Age Of Transparency is said to be the second in a trilogy started by Anxiety. Inspired by the marketing ethos where brands seek to portray themselves as human, flaws and all, the album's lyrics deal with self-presentation, internet addiction, social media and, of course, relationships. Ashin claims it's a less personal album, but Transparency is unmistakably a product of his psyche, exploring familiar themes in his inimitably hard-to-parse stream of yelps and howls.
The album picks up right where we left Ashin, with an extended reprise of 2013's one-off single "On & On." That one had the plasticine sheen of Anxiety, while the reprise is disarmingly spare, signalling the new direction ("World War" also gets a fussier sequel). Ashin's voice is left alone to climb unpredictable scales and veer through odd turns, while bits of the session recordings flicker and burst below. Jazz informs Age Of Transparency in more ways than one—the genre is one of Ashin's earliest musical influences, and you can hear its improvisational nature in his vocals and fractured songwriting. Where Ashin once strung together pop hooks, here his voice acts like an artist violently lashing paint against a blank canvas.
On tracks like "World War Pt. 2" or "Cold Winds," vocal melodies slip in and out of lucidity, pulling you in with a hook and then darting off in another direction. Tracing his jagged lines takes concentration, and it makes Age Of Transparency less approachable than Anxiety. Ashin often seems to sing at you rather than for you, and he rarely lets up. Things snap into place in some moments. "Panic Room" shows Ashin's pop genius in full splendour, while the beautiful title track starts as an ambient wash and develops into one of his most elegant songs—the backbeat, built from a choir and fluid orchestral accompaniment, thrashes and settles with his voice.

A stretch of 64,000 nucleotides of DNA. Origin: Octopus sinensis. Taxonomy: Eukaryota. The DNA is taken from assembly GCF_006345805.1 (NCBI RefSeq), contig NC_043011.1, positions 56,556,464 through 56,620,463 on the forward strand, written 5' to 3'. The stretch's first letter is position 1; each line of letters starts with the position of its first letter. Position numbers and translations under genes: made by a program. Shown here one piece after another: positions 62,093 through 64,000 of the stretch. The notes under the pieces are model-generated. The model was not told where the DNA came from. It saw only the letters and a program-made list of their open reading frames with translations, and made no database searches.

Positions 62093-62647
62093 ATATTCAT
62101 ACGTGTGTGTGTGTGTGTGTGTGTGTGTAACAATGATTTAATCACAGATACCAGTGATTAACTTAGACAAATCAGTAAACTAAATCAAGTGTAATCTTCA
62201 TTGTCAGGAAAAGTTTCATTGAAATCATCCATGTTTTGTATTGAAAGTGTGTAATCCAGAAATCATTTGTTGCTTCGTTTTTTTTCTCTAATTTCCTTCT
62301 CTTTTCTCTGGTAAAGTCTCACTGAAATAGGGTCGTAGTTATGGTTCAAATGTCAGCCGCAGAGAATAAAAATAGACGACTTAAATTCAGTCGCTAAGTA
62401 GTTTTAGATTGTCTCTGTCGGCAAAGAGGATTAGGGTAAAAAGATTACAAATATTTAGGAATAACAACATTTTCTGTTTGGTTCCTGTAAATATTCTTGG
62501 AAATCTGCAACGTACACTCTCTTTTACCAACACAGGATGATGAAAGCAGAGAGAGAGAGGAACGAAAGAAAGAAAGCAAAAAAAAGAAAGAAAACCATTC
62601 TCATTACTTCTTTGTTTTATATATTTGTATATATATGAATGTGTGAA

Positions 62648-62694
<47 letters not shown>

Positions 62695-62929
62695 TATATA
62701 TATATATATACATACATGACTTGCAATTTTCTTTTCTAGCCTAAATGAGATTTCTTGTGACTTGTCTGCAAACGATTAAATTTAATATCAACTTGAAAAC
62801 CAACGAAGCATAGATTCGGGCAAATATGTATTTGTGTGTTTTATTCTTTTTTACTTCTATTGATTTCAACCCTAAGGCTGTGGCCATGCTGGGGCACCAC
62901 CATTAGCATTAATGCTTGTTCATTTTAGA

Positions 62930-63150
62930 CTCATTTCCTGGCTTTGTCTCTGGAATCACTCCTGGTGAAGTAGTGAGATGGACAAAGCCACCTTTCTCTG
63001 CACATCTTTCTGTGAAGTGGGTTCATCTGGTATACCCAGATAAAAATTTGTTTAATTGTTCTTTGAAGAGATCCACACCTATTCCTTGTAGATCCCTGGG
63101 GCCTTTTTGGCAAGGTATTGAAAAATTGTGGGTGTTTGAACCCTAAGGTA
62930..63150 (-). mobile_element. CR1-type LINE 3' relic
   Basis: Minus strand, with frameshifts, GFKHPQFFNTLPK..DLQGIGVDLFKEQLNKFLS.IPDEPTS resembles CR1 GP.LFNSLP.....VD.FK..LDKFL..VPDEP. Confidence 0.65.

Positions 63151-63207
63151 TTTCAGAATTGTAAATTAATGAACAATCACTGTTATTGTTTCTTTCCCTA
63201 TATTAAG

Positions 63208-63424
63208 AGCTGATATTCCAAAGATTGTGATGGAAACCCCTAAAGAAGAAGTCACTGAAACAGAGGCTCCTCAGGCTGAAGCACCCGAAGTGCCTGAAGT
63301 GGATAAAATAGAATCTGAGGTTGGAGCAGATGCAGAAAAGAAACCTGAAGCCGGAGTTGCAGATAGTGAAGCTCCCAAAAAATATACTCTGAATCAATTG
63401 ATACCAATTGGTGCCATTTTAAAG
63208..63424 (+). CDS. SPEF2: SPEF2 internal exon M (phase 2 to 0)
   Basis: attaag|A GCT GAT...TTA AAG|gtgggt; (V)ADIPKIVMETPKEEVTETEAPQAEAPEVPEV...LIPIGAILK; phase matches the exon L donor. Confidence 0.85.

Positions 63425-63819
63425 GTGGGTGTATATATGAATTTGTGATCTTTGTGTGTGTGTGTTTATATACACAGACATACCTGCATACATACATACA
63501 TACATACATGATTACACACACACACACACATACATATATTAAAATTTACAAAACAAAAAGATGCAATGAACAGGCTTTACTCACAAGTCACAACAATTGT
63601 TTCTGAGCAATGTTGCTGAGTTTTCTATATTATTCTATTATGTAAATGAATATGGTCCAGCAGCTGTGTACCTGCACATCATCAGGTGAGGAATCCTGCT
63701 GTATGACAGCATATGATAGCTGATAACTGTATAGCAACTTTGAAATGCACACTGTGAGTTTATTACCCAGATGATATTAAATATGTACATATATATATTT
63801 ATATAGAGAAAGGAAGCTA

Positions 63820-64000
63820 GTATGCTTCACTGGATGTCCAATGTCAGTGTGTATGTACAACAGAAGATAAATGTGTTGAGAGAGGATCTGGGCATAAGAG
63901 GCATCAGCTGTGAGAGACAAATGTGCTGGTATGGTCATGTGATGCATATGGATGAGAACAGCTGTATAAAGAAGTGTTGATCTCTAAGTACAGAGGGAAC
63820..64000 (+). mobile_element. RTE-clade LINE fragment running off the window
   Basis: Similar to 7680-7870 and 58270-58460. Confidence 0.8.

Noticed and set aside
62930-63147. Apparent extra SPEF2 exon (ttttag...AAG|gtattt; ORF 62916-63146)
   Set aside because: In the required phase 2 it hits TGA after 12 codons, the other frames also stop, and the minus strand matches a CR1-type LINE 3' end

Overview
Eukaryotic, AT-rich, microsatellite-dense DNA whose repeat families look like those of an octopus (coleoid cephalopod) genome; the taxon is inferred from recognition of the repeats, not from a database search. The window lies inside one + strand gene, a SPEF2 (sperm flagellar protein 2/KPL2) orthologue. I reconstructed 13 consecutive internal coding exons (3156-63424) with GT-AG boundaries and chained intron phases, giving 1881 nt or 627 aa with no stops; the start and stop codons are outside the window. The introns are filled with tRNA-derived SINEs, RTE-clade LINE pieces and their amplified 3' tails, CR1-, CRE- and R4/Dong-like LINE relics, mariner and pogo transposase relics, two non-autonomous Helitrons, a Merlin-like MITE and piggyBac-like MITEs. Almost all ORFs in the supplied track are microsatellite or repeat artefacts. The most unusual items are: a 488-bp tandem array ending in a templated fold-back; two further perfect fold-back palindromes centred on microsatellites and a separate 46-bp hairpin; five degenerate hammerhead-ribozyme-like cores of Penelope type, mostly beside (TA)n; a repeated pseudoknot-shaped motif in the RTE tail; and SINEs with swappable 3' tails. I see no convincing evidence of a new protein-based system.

Ashin pulls apart and reconstructs his recordings until they no longer sound real, and the arrangements seem to burst and glitch at random. No sound is left untouched, which is Age Of Transparency's most impressive and most impenetrable aspect. It's a new level of inscrutability from an artist whose work already felt dense. The approach is fitting, though: Transparency sounds as obsessive as the person who made it. Ashin has a singular talent, and grows more idiosyncratic as he takes his compositional style to extremes. The result is an album split between brilliant and head-scratching moments, and it's all a lot take in at once. Anxiety dressed up Ashin's neuroses in glossy textures, while Age Of Transparency lets them writhe all over the floor. Like his live show, it's thrilling, confusing and uncomfortable in equal measure.